The Christian Science Monitor reports on how the Trump administration’s Iran policy is backfiring and aiding the regime:
“What’s striking are these totally insincere and unconvincing professions of how much we support the Iranian people and their aspirations,” says Mr. Limbert, a former Deputy Assistant Secretary of State for Iran and author of the book, “Negotiating with Iran.”
He summed up the Iranian view: “Here is this person [Trump] who says he’s going to kill millions of us, they’re going to strangle our economy… and they are going to support our aspirations for democracy. How stupid do they think we are?” says Limbert.
Sanctions and other pressure tactics to force changes in a targeted country are rarely successful. Punitive measures hurt the population far more than they undermine the regime, and they perversely give the regime a ready-made excuse for deteriorating conditions. Strangling a country’s economy and seeking to isolate it from its trading partners benefit people in the regime and those with connections to it, and meanwhile the rest of the population suffers from the shortages and economic upheaval that these punitive measures cause. Sanctions and blockades typically do not make the people turn against their own rulers, but instead drive the people and the rulers closer together. Economic warfare against an entire country is a guaranteed way to stifle political opposition and snuff out challenges to the status quo.
When the U.S. is acting to suffocate Iranians with sanctions, it cannot credibly claim to be on their side. Our government is proving by its actions that it is not and never has been on their side. The fact that U.S. officials keep making this claim is just insulting to the people on the receiving end of the administration’s hostility. The “totally insincere and unconvincing professions” of support that Limbert rightly criticizes should be dismissed as nothing more than window dressing for a cruel and hostile policy that makes no distinction between the government and the people. The Trump administration treats the Iranian people like an enemy and a target, and they are deluded if they think that the same people they are helping to impoverish will pursue the regime change that Iran hawks desire.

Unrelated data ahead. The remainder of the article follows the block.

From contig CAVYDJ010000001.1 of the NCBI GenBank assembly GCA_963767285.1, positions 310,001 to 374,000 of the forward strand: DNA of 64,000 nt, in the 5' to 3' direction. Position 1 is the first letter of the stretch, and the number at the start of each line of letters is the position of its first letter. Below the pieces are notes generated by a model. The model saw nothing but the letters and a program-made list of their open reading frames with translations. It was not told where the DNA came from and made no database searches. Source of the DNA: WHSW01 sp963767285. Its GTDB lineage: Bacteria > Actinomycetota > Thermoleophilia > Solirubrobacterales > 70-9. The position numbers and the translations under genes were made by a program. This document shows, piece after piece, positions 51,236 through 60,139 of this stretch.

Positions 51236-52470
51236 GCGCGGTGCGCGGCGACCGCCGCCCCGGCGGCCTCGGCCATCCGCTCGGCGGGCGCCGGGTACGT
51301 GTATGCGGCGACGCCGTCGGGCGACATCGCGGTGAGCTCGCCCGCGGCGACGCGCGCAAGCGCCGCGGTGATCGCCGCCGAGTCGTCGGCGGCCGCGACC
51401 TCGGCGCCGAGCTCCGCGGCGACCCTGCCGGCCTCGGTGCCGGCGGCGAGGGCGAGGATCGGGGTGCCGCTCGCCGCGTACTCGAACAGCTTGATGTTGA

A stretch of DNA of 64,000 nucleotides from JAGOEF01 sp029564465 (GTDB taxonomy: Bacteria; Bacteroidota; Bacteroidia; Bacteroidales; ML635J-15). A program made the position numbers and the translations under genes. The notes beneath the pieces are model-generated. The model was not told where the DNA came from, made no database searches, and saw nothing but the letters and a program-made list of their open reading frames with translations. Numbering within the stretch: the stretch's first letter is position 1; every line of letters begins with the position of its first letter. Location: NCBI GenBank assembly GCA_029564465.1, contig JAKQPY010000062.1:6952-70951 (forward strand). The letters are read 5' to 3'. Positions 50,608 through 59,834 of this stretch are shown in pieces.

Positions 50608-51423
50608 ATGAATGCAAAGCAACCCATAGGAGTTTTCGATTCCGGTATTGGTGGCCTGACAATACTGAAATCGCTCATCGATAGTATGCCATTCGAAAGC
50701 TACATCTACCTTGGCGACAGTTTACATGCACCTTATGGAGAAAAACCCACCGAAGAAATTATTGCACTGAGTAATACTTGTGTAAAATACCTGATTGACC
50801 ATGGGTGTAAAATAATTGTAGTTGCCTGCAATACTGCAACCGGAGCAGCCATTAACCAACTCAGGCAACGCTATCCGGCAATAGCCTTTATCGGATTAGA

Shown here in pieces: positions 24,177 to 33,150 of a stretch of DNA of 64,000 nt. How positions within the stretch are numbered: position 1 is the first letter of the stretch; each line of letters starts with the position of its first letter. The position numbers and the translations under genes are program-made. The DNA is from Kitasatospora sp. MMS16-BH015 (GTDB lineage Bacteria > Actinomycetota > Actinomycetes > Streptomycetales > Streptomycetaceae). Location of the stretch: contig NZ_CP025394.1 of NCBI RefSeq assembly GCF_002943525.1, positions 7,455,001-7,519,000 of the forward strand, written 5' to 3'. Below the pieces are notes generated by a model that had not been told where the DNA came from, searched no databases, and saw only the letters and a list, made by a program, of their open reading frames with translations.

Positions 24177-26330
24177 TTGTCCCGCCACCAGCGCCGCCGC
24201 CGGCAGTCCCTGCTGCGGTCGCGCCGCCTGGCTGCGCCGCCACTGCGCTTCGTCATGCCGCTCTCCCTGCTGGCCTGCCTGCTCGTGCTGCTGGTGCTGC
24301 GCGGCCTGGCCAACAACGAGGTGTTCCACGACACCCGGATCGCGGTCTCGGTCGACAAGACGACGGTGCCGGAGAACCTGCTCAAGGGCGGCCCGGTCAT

Jonah Shepp recently described the administration’s Iran policy as “regime change on the cheap”:
Yet the administration’s choice to reapply the economic stranglehold of sanctions on Iran also serves a darker purpose. The Trump administration isn’t looking to invade and occupy Iran, but it does have a fairly clear goal of regime change. Pompeo, National Security Adviser John Bolton, and other key figures in Trump’s circle, including key Republicans in Congress, are open advocates of overthrowing the Islamic Republic and its effective ruler, Ayatollah Ali Khamenei.
These hawks’ preferences for war have been stymied by the resistance of the military establishment to starting yet another large-scale war in the Middle East, the true costs of which the real generals understand better than their armchair counterparts. Accordingly, the strategy the administration appears to have settled on is to have the Iranian people do the legwork of overthrowing their government for us.
It won’t succeed for the simple reason that Iranians can see that the U.S. is trying to manipulate and use them, and they won’t be party to outside meddling aimed at destabilizing and harming their country.